Emotions and autonomous driving

It is well established that emotions play a role in how drivers appraise and behave across different driving environments. In particular, when angry, drivers tend to make more hostile evaluations of others’ intentions and react aggressively. In contrast, anxious drivers, tend to adopt more cautious driving styles, often resulting in slower speeds, more driving errors or avoidance of certain anxiety-provoking situations. What is less clear is how emotions will influence autonomous driving, particularly at the levels that will still require driver monitoring and take-over. Research on manual driving suggests that drivers will evaluate the driving situation, or the autonomous behaviour of the vehicle. differently according to their anger or anxiety tendencies or their current mood state. This is likely to be the same in autonomous driving, however there are limited empirical data to support this suggestion. This project will examine this question directly, using the MUARC driving simulator. The initial stage will involve a literature review focusing on emotion, sustained attention, appraisal and action tendencies. The empirical component will involve a series of studies conducted in the driving simulator, to explore in greater detail the relationships between mood, situational awareness and safe driving. The design of these studies will be heavily influenced by the literature review.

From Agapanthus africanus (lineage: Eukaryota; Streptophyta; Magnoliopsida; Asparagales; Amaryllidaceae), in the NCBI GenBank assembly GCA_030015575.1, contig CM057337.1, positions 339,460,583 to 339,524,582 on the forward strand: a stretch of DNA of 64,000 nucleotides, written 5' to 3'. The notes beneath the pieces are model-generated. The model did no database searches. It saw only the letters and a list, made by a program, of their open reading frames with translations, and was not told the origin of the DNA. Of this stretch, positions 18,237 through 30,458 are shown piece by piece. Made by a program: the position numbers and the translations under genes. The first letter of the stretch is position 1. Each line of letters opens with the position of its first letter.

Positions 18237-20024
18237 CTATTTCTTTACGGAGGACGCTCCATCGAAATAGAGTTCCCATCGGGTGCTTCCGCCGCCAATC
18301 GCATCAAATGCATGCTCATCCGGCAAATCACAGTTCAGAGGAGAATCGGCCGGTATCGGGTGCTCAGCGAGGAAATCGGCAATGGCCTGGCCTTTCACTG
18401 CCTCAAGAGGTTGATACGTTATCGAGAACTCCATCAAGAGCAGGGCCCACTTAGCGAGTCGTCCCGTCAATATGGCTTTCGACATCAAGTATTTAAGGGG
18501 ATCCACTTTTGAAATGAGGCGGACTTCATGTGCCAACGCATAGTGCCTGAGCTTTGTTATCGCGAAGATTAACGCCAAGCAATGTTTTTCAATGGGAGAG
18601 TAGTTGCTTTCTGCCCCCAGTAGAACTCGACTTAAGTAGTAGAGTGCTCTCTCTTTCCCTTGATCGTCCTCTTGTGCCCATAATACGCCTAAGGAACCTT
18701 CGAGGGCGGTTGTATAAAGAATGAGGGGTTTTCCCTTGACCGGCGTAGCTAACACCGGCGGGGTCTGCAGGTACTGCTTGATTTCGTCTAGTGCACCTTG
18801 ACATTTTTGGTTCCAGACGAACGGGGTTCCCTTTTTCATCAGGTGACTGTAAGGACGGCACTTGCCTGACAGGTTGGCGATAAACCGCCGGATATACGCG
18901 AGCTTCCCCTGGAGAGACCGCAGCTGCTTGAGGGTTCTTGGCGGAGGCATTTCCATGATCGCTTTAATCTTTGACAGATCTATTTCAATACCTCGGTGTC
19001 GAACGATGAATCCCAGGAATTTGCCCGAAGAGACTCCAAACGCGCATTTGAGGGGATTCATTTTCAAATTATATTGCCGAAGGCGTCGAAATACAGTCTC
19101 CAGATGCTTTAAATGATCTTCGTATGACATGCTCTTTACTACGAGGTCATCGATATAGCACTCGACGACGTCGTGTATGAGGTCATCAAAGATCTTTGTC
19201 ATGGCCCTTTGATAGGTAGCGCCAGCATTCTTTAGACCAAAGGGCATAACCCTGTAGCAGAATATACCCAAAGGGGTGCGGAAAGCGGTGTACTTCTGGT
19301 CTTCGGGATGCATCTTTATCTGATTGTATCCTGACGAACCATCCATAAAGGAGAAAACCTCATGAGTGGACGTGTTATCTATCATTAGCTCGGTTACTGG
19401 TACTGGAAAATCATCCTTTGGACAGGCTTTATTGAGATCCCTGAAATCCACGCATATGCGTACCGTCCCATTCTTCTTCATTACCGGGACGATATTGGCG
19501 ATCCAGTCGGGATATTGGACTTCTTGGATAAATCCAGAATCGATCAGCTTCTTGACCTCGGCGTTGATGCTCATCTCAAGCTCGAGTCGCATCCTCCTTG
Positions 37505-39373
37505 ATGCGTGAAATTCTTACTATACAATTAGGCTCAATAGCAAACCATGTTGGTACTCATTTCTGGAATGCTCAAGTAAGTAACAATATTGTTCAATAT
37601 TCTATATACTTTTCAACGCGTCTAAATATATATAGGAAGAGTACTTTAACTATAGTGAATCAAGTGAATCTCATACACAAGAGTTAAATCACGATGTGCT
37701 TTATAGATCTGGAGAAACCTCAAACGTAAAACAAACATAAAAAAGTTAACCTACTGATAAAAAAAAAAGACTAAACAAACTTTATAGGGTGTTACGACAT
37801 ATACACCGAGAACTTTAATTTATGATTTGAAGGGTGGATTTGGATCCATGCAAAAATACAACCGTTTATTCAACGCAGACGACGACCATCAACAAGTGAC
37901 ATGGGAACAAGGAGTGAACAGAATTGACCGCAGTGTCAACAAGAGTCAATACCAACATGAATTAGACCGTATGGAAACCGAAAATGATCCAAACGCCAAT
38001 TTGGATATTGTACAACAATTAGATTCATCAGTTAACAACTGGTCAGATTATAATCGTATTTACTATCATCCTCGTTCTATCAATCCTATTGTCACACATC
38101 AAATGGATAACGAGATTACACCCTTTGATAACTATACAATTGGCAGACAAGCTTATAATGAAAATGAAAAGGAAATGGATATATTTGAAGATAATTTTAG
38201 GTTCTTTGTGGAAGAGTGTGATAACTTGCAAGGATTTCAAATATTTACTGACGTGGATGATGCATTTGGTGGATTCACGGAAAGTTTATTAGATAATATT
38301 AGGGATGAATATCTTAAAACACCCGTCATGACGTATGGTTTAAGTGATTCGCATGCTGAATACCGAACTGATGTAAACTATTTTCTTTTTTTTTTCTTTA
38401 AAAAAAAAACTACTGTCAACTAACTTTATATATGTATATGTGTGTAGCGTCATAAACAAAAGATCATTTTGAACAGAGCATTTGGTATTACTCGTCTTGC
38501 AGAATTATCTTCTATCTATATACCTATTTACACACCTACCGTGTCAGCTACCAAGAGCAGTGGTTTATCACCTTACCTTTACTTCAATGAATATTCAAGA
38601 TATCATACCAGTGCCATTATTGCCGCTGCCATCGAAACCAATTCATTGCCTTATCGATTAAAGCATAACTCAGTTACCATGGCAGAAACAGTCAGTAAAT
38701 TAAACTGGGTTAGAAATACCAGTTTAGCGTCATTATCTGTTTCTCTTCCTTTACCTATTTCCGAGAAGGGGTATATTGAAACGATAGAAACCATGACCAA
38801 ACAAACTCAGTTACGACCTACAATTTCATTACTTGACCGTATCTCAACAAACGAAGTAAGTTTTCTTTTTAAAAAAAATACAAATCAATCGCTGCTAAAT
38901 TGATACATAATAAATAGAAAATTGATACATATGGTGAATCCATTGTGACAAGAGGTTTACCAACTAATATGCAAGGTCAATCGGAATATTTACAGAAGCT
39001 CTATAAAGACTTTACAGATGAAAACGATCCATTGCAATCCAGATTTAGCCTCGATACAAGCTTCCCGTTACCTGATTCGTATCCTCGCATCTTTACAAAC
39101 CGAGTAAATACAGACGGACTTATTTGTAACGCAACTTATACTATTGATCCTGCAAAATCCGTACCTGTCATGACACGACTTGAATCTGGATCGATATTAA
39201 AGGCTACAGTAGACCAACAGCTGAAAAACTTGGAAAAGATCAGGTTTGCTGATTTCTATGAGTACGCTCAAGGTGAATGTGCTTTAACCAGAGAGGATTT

This thesis would be supervised by Dr Amanda Stephens and Assoc Prof Sjaan Koppel.

Learn more about our Human Factors and Sustainable Safety team